Posted on February 6, 2020
We’re writing today about iron ore and steel.
As you know, the economic impact of the novel coronavirus is being felt very strongly in China, and the ripple effects are spreading rapidly.
Until the virus is contained, there’s an excellent chance the global economy will contract substantially in Q1 and possibly thereafter.
Where we’re seeing the most marked effects is in the commodities, and particularly in the demand for iron ore.
China is both the world’s top producer of iron ore (responsible for slightly less than half of global output) and consumer (using roughly 45% of annual production).
The immediate effect of the outbreak has been to cause a) a steep decline in the price of iron ore globally, with prices falling over 10% just last week, b) Chinese demand drying up, c) transport restrictions curtailing deliveries, d) construction projects postponed and e) local Chinese steel production dumping by some 20% this month alone.
Have a look here –
This is six months’ worth of trade in iron ore, and it clearly shows an accelerated decline in the metal’s sticker once news of the virus could no longer be hidden.
Yes. Now be quiet.
It appears, however, that prices are now bottoming, providing an outstanding opportunity for steelmakers to step into the breach and purchase their ore in quantity – and on the cheap.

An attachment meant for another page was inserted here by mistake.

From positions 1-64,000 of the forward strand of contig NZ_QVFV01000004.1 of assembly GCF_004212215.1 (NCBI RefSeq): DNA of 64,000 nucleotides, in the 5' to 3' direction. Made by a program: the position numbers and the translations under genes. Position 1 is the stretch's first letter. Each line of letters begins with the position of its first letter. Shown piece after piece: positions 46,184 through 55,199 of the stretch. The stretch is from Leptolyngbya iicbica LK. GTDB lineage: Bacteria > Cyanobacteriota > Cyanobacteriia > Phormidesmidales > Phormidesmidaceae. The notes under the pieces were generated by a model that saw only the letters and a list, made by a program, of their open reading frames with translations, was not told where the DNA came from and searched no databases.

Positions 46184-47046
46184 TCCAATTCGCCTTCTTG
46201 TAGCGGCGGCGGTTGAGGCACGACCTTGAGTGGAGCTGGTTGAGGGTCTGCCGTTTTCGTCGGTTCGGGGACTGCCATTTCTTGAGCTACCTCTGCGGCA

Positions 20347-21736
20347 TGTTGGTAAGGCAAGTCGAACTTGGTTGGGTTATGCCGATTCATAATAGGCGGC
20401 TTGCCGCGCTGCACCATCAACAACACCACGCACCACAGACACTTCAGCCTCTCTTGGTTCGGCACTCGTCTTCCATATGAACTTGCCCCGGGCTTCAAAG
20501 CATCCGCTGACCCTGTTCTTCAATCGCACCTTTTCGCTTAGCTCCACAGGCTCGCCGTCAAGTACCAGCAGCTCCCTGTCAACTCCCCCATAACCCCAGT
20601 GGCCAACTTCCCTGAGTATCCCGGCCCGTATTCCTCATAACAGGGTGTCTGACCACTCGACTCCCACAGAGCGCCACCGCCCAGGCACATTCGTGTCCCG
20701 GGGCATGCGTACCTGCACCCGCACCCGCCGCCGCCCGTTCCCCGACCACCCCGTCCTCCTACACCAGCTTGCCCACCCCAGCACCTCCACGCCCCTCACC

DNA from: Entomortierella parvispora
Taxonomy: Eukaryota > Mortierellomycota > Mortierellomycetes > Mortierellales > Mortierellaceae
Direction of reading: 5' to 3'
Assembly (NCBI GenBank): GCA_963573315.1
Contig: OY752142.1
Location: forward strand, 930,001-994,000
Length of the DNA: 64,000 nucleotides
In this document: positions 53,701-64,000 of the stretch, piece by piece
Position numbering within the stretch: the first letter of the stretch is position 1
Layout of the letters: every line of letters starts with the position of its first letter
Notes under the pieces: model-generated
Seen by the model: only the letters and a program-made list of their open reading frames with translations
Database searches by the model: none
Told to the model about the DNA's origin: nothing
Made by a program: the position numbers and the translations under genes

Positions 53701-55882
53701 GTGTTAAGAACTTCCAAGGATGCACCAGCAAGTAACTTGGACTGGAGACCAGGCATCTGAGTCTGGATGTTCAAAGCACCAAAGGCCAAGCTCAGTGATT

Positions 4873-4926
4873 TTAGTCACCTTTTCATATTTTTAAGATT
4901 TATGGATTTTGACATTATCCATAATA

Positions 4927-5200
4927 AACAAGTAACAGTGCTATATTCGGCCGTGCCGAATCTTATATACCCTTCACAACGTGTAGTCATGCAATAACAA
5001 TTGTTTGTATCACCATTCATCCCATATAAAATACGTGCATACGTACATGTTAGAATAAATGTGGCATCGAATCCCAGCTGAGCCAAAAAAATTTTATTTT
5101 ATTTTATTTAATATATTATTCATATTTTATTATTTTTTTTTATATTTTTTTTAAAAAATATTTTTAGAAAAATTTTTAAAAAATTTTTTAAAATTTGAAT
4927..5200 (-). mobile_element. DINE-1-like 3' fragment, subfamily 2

And that’s precisely what they’re doing.
Stateside, steel producers are also experiencing a boost in share price as fatter margins get worked into the latest guidance numbers.
On top of that, President Trump’s tariffs enacted last month on low-cost Brazilian and Argentine steel imports are making U.S. producers more competitive, boosting sales and projected sales figures for the coming year.
Take a look now at a weekly chart of U.S. Steel (NYSE:X) for the last three years –
U.S. Steel has lagged its peers somewhat of late, but that looks likely be remedied shortly.
But what of the latest price weakness, you ask?
Stay healthy out there.
Many happy returns,